After hours waiting alone in the hospital for her doctors to conduct the necessary tests on the donor organ, she was told that the antibodies present in her blood would reject the donor organ despite being a match in other areas.

“Back to square one,” she posted on Facebook.

While speaking with the Review on Monday, McNally talked about a local kidney donation success story that had happened recently. Shannon Clark, a local Century 21 real estate agent, had donated her kidney to her best friend’s father. The father remarked how much, even in the moments just after waking up from surgery, he had mental clarity and was feeling rejuvenated.

“I can’t wait for that feeling,” she exclaimed. “I’ve been on dialysis since 2016, I’m ready to feel normal again. It’s taxing on your body, your muscles and your bones ache. It’s mentally taxing, everyday I’m reminded of the whole process. I felt yucky six years ago, now it’s different.”

After driving all the way back home, McNally posted again on Facebook to update everyone on her spirits after having her closest chance yet at finding a new kidney.

“Well we are finally home.. as I sit here waiting for the dreaded dialysis machine to prime so I can hook up for 9+ hours I can’t help but to feel a little anger... I always try to be positive and I try to think outside the box, but these last couple days I can’t help but to be mad!”

“I was so ready... I AM so ready... I have been on the list for six years... I have been doing dialysis for four years... I am ready for my turn!”

“They say good things come to those who wait. That’s what I’ll be doing... waiting... waiting for the perfect match that will allow me the freedom to be the mom I wanna be... To be the person I was before all of this!”

“I want to go to bed at night with no cords... with no beeping machine... with no fluid in my abdomen... I am thankful for the opportunity to have this machine so I can live a semi normal life... but I am tired... I’m exhausted!”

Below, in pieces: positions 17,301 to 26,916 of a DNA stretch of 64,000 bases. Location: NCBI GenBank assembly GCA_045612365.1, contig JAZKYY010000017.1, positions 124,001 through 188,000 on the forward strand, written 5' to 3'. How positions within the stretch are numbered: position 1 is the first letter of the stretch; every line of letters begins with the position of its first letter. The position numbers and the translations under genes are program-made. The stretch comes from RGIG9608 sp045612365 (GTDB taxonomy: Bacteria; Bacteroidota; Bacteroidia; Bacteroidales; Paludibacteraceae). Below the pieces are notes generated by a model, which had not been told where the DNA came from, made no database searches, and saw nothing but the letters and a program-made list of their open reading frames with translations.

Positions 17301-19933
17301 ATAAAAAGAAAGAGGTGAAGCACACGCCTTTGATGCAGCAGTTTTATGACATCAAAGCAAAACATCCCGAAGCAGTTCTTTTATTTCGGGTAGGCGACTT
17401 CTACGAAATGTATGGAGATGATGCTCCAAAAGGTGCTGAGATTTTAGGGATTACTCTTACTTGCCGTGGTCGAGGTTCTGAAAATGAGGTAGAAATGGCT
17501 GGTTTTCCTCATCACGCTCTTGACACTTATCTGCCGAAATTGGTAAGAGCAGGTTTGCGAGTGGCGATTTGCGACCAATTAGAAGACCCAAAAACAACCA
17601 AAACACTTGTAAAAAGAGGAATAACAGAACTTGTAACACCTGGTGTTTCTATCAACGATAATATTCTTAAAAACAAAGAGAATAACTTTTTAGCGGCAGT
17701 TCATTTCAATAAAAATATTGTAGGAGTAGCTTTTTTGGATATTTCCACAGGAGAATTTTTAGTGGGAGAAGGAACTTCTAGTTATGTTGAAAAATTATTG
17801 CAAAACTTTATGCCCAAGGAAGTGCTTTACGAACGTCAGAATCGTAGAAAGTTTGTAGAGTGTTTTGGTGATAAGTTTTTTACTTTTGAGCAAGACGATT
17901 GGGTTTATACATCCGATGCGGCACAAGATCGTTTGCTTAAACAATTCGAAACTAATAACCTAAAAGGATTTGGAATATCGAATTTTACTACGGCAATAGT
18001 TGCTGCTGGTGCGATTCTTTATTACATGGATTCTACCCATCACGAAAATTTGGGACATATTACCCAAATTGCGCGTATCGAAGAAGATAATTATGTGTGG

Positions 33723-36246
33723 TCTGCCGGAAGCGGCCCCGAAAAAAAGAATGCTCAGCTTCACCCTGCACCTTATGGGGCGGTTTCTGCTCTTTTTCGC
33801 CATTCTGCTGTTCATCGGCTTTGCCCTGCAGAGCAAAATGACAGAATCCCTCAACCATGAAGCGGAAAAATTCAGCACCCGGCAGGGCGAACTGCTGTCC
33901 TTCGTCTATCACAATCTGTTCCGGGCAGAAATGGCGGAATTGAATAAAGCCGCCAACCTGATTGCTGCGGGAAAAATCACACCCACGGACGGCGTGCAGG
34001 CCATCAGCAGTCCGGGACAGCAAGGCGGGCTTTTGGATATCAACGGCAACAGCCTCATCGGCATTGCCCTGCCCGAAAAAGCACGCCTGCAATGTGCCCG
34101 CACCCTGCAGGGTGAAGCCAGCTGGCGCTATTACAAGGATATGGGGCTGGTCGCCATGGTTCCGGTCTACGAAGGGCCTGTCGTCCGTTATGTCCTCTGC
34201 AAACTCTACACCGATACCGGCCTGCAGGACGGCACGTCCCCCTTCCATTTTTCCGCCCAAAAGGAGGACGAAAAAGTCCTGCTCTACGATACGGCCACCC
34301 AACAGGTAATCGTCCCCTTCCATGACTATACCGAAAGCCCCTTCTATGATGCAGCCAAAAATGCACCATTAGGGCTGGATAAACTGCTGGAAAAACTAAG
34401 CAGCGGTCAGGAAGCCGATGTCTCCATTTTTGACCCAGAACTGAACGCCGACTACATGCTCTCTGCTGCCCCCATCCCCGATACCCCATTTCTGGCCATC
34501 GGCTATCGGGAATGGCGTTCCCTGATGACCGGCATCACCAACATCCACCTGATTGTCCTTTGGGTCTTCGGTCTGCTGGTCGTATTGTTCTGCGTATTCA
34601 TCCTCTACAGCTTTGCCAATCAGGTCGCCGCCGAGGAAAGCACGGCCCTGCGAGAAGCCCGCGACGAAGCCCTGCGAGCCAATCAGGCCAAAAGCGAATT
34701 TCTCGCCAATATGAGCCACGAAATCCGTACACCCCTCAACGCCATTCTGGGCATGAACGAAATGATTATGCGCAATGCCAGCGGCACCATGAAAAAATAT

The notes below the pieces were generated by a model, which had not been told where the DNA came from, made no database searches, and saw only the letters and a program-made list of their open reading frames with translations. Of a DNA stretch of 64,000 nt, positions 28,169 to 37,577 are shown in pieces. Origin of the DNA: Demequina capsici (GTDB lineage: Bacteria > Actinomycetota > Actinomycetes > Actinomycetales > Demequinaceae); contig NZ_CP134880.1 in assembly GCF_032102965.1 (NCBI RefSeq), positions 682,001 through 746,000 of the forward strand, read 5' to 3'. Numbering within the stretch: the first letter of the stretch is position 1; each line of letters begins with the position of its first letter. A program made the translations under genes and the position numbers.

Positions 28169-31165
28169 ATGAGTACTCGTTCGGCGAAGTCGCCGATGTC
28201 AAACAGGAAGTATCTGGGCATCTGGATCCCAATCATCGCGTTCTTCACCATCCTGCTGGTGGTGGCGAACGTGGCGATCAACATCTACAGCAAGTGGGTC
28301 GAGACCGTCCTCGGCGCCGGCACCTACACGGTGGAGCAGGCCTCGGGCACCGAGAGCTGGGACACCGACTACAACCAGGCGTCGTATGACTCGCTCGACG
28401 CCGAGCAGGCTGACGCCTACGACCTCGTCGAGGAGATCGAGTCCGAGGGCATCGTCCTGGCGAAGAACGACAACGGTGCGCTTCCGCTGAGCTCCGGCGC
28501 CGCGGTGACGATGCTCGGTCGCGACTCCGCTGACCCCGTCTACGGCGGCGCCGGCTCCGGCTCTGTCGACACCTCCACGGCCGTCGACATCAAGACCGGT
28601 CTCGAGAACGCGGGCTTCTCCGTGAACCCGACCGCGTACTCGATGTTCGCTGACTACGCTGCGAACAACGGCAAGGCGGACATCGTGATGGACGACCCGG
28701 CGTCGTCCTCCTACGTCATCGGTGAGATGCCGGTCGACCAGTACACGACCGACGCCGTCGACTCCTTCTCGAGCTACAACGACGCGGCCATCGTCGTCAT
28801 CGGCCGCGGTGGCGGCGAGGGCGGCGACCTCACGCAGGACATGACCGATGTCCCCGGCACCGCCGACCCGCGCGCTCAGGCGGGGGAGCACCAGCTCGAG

“With all of that said I want to say THANK YOU, to all of you who reached out to me, who commented on my post with prayers and encouragement. I truly could not be where I am today without all of your support. As I sat in that hospital room for 16 hours waiting I could not help but know that whatever happens is meant to happen.”

“I have the biggest support group ever! I was brought to tears many times from your sweet messages! Thank you all so much for being in my corner and for encouraging me all the way! I love you all and I am super grateful for all of you!”

When Shannon Clark donated her kidney to her best friend’s father she emphasized how important and easy it is to be tested for a kidney transplant, and how easy the surgery is. She hopes that her choice to give her spare kidney to save someone’s life would inspire someone else to do the same.

If you want to find out if you can be Kelly’s one in a million match, you can do so by calling the Lehigh Valley at (610) 402-8506 or Johns Hopkins at (410) 502-6152 and request to be tested for a match with Kelly McNally.

Connect with Coy: (570) 265-2151 ext. 1633; cgobble@thedailyreview.com; Facebook @CoyGobbleDailyReview.